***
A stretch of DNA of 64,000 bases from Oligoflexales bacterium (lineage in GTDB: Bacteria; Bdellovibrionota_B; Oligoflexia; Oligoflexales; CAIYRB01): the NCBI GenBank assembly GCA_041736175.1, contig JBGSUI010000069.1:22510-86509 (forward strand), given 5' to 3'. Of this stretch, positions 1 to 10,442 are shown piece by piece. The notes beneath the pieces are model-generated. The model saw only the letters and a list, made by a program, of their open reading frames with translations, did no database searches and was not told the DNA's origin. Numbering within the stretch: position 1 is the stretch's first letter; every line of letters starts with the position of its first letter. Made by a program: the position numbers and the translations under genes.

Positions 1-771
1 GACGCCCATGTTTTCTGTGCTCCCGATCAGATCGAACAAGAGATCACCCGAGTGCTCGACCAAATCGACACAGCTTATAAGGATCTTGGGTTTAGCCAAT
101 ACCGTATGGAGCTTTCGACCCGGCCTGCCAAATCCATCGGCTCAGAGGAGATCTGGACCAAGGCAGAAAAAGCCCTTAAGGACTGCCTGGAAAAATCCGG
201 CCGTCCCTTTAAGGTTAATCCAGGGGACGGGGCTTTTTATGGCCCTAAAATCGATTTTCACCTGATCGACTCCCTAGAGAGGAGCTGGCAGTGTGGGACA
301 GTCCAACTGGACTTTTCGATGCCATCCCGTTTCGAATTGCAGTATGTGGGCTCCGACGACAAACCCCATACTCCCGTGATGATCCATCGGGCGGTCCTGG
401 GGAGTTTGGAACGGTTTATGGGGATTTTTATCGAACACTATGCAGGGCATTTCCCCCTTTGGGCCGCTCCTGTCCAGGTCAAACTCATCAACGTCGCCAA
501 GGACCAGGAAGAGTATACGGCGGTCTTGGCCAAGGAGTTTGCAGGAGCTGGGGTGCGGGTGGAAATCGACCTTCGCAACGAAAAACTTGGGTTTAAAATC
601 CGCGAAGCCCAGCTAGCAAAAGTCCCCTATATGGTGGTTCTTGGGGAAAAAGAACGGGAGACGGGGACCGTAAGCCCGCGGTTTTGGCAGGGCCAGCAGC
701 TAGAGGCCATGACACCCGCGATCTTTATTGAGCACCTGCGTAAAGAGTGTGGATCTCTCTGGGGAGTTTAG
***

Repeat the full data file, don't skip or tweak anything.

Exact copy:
A stretch of DNA of 64,000 bases from Oligoflexales bacterium (lineage in GTDB: Bacteria; Bdellovibrionota_B; Oligoflexia; Oligoflexales; CAIYRB01): the NCBI GenBank assembly GCA_041736175.1, contig JBGSUI010000069.1:22510-86509 (forward strand), given 5' to 3'. Of this stretch, positions 1 to 10,442 are shown piece by piece. The notes beneath the pieces are model-generated. The model saw only the letters and a list, made by a program, of their open reading frames with translations, did no database searches and was not told the DNA's origin. Numbering within the stretch: position 1 is the stretch's first letter; every line of letters starts with the position of its first letter. Made by a program: the position numbers and the translations under genes.

Positions 1-771
1 GACGCCCATGTTTTCTGTGCTCCCGATCAGATCGAACAAGAGATCACCCGAGTGCTCGACCAAATCGACACAGCTTATAAGGATCTTGGGTTTAGCCAAT
101 ACCGTATGGAGCTTTCGACCCGGCCTGCCAAATCCATCGGCTCAGAGGAGATCTGGACCAAGGCAGAAAAAGCCCTTAAGGACTGCCTGGAAAAATCCGG
201 CCGTCCCTTTAAGGTTAATCCAGGGGACGGGGCTTTTTATGGCCCTAAAATCGATTTTCACCTGATCGACTCCCTAGAGAGGAGCTGGCAGTGTGGGACA
301 GTCCAACTGGACTTTTCGATGCCATCCCGTTTCGAATTGCAGTATGTGGGCTCCGACGACAAACCCCATACTCCCGTGATGATCCATCGGGCGGTCCTGG
401 GGAGTTTGGAACGGTTTATGGGGATTTTTATCGAACACTATGCAGGGCATTTCCCCCTTTGGGCCGCTCCTGTCCAGGTCAAACTCATCAACGTCGCCAA
501 GGACCAGGAAGAGTATACGGCGGTCTTGGCCAAGGAGTTTGCAGGAGCTGGGGTGCGGGTGGAAATCGACCTTCGCAACGAAAAACTTGGGTTTAAAATC
601 CGCGAAGCCCAGCTAGCAAAAGTCCCCTATATGGTGGTTCTTGGGGAAAAAGAACGGGAGACGGGGACCGTAAGCCCGCGGTTTTGGCAGGGCCAGCAGC
701 TAGAGGCCATGACACCCGCGATCTTTATTGAGCACCTGCGTAAAGAGTGTGGATCTCTCTGGGGAGTTTAG